But according to Trading Economics, the average Nigerian salary is 43,200 naira (about $105) a month, still far behind that of many other countries with strong tech sectors. Meanwhile, the country’s jobless rate is the second highest in the world—quadrupling in the last five years and surging to 33.3 percent from 27.1 percent amid the pandemic, Bloomberg reported in March.
Young Nigerians have been hit the hardest by the epidemic’s unemployment crisis—driving many to online crime and forcing cultural re-evaluation of its morality, according to Oludayo Tade.
“It creates this orientation that this society does not take care of us, so we have to take care of ourselves,” said Tade, who researches and teaches sociology and criminology at the University of Ibadan, Nigeria.
Kayode seems like an unlikely criminal at first glance.
In high school, he says, he was an A student and served as his school’s social prefect, while also representing his school in academic competitions. And he scored well enough on the Nigerian equivalent of the SAT’s to land a spot at the University of Ilorin, one of the country’s most elite educational institutions—where I also attend.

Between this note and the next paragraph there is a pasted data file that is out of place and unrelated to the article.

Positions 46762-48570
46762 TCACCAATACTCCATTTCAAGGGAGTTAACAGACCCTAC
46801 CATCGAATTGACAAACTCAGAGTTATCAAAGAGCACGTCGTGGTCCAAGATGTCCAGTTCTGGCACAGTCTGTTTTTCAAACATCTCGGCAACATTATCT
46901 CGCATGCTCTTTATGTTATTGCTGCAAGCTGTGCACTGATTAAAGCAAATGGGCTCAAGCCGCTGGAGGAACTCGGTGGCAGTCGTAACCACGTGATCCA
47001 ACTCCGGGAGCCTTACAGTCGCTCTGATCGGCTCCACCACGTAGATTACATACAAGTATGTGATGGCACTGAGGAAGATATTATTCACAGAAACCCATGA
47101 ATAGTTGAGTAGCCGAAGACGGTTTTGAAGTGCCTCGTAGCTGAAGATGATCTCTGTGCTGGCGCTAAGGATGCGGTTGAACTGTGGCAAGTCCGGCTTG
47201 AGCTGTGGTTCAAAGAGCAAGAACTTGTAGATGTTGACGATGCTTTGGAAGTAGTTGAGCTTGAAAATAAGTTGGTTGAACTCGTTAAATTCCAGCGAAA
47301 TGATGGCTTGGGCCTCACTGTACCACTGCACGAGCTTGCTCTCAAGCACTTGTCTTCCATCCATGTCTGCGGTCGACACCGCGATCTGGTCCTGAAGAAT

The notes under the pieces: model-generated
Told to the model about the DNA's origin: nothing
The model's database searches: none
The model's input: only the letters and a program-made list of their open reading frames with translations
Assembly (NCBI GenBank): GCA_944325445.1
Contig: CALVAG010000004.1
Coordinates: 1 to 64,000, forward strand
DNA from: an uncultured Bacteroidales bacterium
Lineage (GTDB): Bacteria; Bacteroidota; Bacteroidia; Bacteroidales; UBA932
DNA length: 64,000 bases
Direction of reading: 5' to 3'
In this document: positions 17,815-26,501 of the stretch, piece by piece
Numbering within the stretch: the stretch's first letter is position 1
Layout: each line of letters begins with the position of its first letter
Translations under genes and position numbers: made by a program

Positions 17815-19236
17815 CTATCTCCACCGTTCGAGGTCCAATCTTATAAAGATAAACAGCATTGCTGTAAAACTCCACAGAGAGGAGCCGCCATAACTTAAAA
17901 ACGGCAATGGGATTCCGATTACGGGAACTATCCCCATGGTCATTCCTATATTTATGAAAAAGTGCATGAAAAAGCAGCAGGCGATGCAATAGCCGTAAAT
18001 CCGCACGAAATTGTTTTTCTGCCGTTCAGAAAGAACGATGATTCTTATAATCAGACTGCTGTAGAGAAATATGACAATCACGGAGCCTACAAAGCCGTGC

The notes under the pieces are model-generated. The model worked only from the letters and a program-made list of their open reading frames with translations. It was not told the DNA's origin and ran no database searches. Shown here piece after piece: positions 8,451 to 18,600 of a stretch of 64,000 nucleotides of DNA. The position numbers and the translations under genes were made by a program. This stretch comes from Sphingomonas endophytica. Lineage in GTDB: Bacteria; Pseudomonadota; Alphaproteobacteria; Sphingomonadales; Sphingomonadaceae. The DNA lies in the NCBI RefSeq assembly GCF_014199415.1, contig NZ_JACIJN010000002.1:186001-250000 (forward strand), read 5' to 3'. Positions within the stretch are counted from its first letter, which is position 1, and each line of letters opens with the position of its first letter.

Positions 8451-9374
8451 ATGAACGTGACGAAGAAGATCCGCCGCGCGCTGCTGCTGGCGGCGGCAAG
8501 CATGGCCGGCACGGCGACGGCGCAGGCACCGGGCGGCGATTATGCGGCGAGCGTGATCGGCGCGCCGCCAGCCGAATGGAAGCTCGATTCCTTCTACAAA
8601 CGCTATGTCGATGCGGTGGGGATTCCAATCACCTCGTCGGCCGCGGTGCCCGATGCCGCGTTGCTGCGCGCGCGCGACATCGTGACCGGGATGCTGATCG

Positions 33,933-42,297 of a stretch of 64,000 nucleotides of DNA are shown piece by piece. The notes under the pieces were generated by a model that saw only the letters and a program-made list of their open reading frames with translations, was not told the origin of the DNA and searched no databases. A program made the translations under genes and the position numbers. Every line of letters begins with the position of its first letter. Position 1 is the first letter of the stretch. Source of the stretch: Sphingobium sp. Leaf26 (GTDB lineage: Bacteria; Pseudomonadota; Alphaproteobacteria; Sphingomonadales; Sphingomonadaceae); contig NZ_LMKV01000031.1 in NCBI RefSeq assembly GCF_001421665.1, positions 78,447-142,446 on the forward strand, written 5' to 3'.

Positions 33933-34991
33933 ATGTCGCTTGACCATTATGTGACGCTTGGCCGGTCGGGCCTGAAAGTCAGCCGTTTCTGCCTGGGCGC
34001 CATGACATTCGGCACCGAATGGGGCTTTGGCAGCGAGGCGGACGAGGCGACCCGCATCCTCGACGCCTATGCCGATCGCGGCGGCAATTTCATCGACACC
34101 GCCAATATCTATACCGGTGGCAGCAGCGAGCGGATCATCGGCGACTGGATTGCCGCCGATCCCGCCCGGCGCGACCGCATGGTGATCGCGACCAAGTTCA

But as Kayode was in the middle of first semester exams for his sophomore year in March 2020, the Academic Staff Union of University embarked on a two-week warning strike—citing unmet demands and disagreement with the federal government. Then the pandemic struck Nigeria, and the federal government imposed an indefinite nationwide lockdown. University students were encouraged to leave their dorms and go home until education resumed.
That wasn’t so easy for Kayode.
His parents divorced when he was young, and his mother was given custody. He described the relationship between him and his father as “vague,” and even worse after he started at university. So he depended mostly on his mother, a businesswoman—who verified elements of his story. But because she lived in a small apartment in another city, they’d both agreed that he stayed in his off-campus housing in Ilorin.
By May 2020, it had become clear that the pandemic wasn’t leaving soon. And it came at a price—one being paid mostly by poor and middle-class Nigerians.
While Nigeria’s poverty indicator remained at roughly 40 percent, inflation in the country climbed to 17 percent. According to a recent World Bank report, the pandemic pushed Nigerian families further below the poverty line and forcing some to go hungry:
In August 2020, 67% of (surveyed) households reported that their income was lower than a year before, while in July 2020, around 69% of those households that experienced shocks since the outbreak of COVID-19 reported reducing their food consumption (among other negative coping strategies).
Kayode’s mother was among those who hit hard times, so she sent him less money. And due to the country’s economic turmoil, what she could send didn’t last as long.